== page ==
Mass. firefighter responds to son's deadly crash

"You answer the bell and when you get there, you find it's your own flesh and blood. Believe me, there's nothing worse," one firefighter said


Boston Herald

BRIDGEWATER, Mass. — On November 14, 1996, the day Paul Chuilli Jr. was born, his proud father began his career as a firefighter in Bridgewater.

Exactly 18 years and 26 days later on Wednesday morning, Paul Chuilli Sr. was part of a three-man crew on Engine 1 that rushed to a single-car crash on a winding West Bridgewater road.

There, trapped inside the crumpled remains of a Chevrolet twisted up against a tree at the edge of a manicured lawn, Bridgewater firefighter Paul Chuilli came upon the body of his youngest son.

“It’s every firefighter’s worst nightmare,” said Joe Cairns. “You answer the bell and when you get there, you find it’s your own flesh and blood. Believe me, there’s nothing worse.”

Joe Cairns was not speaking merely as a captain of the Bridgewater Fire Department, but as the uncle of the boy who starred on the football and basketball teams at West Bridgewater High School, a thoughtful kid who also took the time to make just about everyone his friend.

“They needed the Jaws of Life to get Paul out of that car,” Joe Cairns said, suppressing his own tears, “and his Dad was there, doing what good … no, great firefighters do. Paul did his job in the most horrible of circumstances. I can’t imagine anything more difficult than answering a call like that, and finding it’s your son.”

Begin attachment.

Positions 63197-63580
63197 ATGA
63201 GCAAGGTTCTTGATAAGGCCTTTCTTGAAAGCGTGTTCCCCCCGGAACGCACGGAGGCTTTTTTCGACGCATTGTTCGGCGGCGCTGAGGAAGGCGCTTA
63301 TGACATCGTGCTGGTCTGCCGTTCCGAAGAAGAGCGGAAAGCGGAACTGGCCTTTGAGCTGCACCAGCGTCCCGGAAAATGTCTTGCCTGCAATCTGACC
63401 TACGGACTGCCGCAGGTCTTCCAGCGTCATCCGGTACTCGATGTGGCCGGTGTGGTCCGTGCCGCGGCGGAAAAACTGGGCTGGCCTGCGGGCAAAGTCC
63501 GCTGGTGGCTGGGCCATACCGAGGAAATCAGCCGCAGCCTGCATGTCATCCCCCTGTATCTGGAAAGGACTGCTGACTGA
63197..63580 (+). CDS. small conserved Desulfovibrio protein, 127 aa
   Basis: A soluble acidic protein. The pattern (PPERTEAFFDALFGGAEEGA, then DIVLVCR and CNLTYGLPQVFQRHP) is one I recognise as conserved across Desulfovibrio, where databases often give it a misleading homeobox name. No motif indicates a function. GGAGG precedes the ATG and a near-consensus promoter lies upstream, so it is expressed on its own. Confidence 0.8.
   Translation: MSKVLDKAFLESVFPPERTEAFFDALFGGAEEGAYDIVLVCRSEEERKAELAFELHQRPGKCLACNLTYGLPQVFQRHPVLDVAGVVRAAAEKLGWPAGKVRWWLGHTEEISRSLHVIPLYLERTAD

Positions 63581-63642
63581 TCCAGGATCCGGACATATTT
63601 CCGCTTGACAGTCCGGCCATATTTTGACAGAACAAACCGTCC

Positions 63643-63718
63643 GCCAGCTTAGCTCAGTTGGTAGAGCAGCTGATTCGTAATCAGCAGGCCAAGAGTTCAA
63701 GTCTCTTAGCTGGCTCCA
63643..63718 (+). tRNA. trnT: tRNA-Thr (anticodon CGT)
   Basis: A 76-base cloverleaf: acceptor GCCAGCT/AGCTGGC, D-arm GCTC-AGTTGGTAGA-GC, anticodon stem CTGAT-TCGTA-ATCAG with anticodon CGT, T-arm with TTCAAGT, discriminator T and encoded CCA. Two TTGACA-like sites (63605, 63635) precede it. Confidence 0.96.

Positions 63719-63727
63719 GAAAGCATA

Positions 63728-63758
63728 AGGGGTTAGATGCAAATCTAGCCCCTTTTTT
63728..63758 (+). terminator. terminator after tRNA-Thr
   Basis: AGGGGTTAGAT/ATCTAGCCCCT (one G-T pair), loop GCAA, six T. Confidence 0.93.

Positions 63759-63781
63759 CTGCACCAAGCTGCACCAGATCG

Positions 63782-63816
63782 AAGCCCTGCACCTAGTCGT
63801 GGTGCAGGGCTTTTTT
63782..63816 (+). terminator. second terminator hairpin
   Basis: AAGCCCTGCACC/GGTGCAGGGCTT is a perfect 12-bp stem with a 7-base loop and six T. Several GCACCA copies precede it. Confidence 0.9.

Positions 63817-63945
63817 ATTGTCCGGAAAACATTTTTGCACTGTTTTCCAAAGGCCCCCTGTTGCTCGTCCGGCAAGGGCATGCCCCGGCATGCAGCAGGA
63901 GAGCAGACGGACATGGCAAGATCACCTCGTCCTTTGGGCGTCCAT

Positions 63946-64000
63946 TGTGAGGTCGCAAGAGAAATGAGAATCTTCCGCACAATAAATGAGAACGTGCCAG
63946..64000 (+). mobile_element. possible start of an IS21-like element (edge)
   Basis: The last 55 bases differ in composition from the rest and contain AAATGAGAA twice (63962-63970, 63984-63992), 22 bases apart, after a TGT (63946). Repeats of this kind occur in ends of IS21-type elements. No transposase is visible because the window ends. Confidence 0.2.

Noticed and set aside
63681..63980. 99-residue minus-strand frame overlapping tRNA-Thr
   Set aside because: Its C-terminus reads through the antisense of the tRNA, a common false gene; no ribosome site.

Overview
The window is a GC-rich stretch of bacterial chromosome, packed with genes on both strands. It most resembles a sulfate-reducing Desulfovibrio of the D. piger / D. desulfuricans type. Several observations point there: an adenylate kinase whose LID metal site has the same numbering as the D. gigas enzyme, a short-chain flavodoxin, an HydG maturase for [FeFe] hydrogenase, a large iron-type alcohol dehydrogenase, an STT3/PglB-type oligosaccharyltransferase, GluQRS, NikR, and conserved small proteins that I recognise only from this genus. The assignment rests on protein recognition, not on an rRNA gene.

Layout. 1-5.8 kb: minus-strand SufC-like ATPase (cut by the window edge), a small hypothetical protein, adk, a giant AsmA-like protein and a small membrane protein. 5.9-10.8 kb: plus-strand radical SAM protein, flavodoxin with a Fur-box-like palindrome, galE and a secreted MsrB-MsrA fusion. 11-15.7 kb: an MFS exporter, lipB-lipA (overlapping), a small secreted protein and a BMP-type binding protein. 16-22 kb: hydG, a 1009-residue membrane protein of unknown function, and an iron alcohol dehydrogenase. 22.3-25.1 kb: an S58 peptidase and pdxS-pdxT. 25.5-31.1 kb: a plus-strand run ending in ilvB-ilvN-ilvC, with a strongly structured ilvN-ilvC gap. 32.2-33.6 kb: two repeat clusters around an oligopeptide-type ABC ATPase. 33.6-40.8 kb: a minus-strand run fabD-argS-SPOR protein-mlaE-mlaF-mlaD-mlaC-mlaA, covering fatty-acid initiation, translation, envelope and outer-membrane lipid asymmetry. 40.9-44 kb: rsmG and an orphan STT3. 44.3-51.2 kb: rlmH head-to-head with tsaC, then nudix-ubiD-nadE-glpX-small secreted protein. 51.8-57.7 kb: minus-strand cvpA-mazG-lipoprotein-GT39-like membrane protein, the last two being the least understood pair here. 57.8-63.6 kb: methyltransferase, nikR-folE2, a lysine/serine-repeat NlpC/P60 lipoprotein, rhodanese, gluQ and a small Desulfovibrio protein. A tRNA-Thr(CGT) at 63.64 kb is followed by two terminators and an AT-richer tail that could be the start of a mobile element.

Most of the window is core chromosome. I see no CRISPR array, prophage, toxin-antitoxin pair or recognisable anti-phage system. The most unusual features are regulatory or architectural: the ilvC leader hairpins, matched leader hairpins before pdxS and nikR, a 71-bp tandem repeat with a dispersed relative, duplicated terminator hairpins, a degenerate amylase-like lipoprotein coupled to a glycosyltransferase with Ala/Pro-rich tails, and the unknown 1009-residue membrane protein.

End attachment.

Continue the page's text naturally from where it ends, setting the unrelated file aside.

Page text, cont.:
Fastened to the base of that tree on Aldrich Road where Paul Chuilli Jr. died just before noon on Wednesday were epitaphs from his older twin brothers, Evan and Dylan, his sister, Kate, and mother, Katelyn, as well as members of the football and basketball squads.

“Junior, I can’t come up with words for the pain and the hole in my heart. I don’t know how each day will work out with you not here. Mom.”

“I’ll never understand why you left my life so soon,” his brother Evan wrote, “but my little brother will always stay in my heart. Everyday that goes by you’ll be in my mind. I love you so much. Evan.”

Mark Bodwell, principal of West Bridgewater High, recalled that familiar voice and the smile that radiated across the hall, shortly before Paul Chuilli Jr. died on Wednesday.

“Paul called out to me, ‘Hey, Mr. Bodwell, how’s it goin’?’ I smiled back. We had a half day and Paul was going to be coming back to school for basketball practice.”

The young principal paused for a moment, as if being ambushed by the vagaries of life. A boy brimming with life, an anchor of the student body, was no more.

Suddenly, the future for Bodwell was all about today’s tribute on the Bridgewater/Raynham football field, where students will send balloons into the sky.

“At a time like this,” Mark Bodwell said, “all we can do is keep the doors open and allow our kids to be with their friends and grieve together. The counselors are here, but our students tend to lean on each other for support. They’re wrestling with something that wasn’t supposed to happen. Their friend is gone.”

Copyright 2014 Boston Herald
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